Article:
Civic Studio: Situated Studio as Method
The civic studio takes the practices of the studio and applies them
to the consideration of civic life and space. The project is predicated
on the assessment that civic spaces are complex sites of vitalities,
problems, and opportunities that are in some way evident and connected
to the visual and experiential qualities of actual space. As visual
workers interested in participating in the understanding and development
of culture, these sites are relevant and these workings are of great
by Paul Wittenbraker
for the Spark! project
Design and Locality
Work in the realm of civic space intersects a variety of other knowledge
areas including: planning, architecture, politics, commercial development,
anthropology, sociology, and geography. While studio art as a discipline
has its own histories and idioms, work can begin with a minimal program
of explicit outcomes. The openness of studio practice allows us to use
the project as a way of defining what the project should be and to move
among and between other related disciplines. Visual art can put into
form complex understandings and projections about culture and human
The primary aspect of our studio method is that we situate ourselves.
We are experientially engaged in the particulars of the site. This works
against the tendency to turn the site into a subject that we act on,
and works for an understanding of our activity as an interaction; a
give and take. And while we gain deep appreciation and affection for
the site and people, the contact is complete enough to not become nostalgic.
We get to know the area without becoming unrealistically romantic about
the special values of the place. The experience of being temporarily
situated is different from being in a place long-term. Our experience
is somewhat artificial in that we are institutionally supported and
on-site for a fixed and limited time. We work to be direct, neighborly,
and helpful by being visible, deliberate and responsible in what we
do. Each participant does community service work in the vicinity during
the term of the project.
One of the most significant things that happens in the studio are intense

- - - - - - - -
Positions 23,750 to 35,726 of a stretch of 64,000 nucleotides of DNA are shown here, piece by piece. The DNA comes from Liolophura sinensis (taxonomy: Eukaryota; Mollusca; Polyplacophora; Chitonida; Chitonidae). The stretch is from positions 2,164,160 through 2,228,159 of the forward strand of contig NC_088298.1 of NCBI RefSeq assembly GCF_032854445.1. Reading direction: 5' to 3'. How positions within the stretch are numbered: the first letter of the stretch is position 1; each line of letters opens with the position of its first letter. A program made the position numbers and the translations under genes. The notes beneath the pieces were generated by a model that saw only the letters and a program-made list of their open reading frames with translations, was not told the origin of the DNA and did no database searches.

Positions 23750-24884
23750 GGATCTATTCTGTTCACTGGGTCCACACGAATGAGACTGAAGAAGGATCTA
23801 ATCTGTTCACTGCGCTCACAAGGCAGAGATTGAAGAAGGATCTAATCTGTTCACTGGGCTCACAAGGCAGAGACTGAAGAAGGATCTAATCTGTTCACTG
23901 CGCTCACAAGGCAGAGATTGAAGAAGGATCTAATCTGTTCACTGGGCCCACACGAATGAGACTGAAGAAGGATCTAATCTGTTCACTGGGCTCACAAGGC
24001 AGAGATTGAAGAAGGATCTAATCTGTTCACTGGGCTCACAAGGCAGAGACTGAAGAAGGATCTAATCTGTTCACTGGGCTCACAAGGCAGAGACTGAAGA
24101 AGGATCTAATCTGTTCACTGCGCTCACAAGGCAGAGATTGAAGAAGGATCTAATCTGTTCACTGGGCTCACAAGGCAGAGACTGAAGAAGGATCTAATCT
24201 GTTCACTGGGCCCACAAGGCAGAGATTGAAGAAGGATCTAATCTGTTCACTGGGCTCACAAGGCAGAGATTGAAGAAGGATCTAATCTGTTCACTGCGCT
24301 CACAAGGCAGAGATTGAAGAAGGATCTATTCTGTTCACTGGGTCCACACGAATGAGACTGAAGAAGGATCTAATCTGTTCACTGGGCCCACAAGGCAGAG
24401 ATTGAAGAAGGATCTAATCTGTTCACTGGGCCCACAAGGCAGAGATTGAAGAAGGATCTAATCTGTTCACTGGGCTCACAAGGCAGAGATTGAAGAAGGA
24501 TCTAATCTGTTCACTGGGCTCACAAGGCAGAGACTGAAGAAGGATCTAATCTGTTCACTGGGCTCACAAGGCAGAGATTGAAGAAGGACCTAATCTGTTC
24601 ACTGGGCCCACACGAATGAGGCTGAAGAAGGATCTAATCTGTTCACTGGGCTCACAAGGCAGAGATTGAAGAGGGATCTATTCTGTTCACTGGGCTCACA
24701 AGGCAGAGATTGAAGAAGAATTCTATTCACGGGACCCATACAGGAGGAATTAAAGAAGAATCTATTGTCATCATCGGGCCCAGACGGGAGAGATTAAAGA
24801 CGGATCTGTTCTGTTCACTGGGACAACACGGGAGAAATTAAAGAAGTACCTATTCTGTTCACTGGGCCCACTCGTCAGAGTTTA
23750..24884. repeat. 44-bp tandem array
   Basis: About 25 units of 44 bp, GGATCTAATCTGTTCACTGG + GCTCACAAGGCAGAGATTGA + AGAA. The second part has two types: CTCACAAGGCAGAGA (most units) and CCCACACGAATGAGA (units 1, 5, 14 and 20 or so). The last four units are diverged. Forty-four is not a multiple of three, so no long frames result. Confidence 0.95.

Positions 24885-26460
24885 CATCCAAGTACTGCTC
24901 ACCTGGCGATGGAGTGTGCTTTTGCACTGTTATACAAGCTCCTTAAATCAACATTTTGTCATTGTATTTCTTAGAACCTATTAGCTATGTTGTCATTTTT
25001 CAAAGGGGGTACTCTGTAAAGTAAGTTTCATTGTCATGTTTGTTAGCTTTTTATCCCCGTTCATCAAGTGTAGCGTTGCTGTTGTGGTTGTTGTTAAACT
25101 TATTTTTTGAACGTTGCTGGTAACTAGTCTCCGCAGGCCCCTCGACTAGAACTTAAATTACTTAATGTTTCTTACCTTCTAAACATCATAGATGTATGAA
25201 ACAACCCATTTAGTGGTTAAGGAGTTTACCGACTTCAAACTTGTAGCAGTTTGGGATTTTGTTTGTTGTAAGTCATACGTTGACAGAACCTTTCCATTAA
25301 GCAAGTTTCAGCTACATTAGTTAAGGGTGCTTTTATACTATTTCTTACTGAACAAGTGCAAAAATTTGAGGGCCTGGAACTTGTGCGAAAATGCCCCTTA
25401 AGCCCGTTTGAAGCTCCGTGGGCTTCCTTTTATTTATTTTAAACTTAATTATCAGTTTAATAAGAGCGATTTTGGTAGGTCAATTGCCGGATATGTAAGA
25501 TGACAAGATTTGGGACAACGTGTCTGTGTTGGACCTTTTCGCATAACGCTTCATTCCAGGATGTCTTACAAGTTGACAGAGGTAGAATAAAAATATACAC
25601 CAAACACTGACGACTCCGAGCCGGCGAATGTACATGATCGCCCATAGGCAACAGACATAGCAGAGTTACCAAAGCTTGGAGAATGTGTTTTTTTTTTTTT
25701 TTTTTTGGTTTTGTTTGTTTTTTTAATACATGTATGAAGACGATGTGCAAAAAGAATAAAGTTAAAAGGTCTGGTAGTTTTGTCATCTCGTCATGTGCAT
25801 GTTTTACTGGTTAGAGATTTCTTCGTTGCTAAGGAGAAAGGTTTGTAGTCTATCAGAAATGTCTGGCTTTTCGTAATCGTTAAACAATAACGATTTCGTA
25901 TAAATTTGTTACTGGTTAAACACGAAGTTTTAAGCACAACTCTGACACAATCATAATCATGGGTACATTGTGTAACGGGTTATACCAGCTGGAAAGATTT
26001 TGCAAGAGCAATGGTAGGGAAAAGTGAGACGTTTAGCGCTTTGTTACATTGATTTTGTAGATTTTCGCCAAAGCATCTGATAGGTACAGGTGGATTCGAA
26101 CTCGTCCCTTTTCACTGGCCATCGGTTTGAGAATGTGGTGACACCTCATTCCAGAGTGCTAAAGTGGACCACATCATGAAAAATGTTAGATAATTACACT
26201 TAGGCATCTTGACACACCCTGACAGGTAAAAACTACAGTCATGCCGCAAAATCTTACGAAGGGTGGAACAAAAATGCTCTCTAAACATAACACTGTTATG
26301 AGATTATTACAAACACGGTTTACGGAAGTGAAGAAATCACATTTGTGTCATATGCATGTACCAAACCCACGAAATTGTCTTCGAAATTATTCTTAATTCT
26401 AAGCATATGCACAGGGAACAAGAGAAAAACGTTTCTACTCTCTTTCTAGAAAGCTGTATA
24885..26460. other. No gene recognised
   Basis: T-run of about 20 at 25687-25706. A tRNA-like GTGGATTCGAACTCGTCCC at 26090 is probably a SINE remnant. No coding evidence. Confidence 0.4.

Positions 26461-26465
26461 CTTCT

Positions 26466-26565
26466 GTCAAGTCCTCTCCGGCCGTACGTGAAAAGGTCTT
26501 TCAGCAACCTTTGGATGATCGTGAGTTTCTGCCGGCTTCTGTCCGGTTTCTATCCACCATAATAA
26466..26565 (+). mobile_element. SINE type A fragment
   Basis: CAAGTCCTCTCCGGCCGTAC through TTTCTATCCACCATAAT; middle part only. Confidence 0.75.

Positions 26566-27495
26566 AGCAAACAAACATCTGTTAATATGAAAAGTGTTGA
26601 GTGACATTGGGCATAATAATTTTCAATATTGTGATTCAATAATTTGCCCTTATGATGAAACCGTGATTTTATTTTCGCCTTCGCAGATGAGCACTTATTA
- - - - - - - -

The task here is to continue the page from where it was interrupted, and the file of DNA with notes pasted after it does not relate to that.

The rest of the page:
and ongoing discussions about what we are doing. When engaged in situated
practice everything is contingent on other things. Theoretical thinking
and discussion are embedded in persistent experiences. Imagined and
implemented actions are understood as consequential.
While the project is supported by the University, we work to be autonomous
and deliberate in how we institute ourselves. This is primarily due
to the temporary nature of each project. Each project involves the organization
of a project site. So far, the projects are active for approximately
4 months and then ended. This project-based method of organization keeps
the focus on action and not on institutional maintenance and structure.
Each implementation is an opportunity to evolve and invent the structure
relative to established and new technologies and circumstances. It also
affords the participants a maximum of relevant technical experience
in the structuring and production of projects. To date there have been
3 projects; Lyon street project in a 300 square foot storefront space
in 1999, Bridge street project in a 900 square foot storefront space
in the spring of 2003, and the Alabama street project in a 6,000 square
foot industrial space in the fall of 2003. All of these were in Grand
Rapids, Michigan USA.
Once one starts looking at public space as material cultural form, there
are many ways to go about doing work. The visible world evidences a variety
of knowledge and opens up opportunities for studio investigations. Public
space is plastic: We formed it and it forms us back. It is both a record
of prior forming and ready to be formed anew. The studio aspires to understand
the complex ways in which cultural meaning and value are mediated in civic
forms. How does this interaction develop? How is this enacted?
Following are descriptions of some of the conceptual approaches we've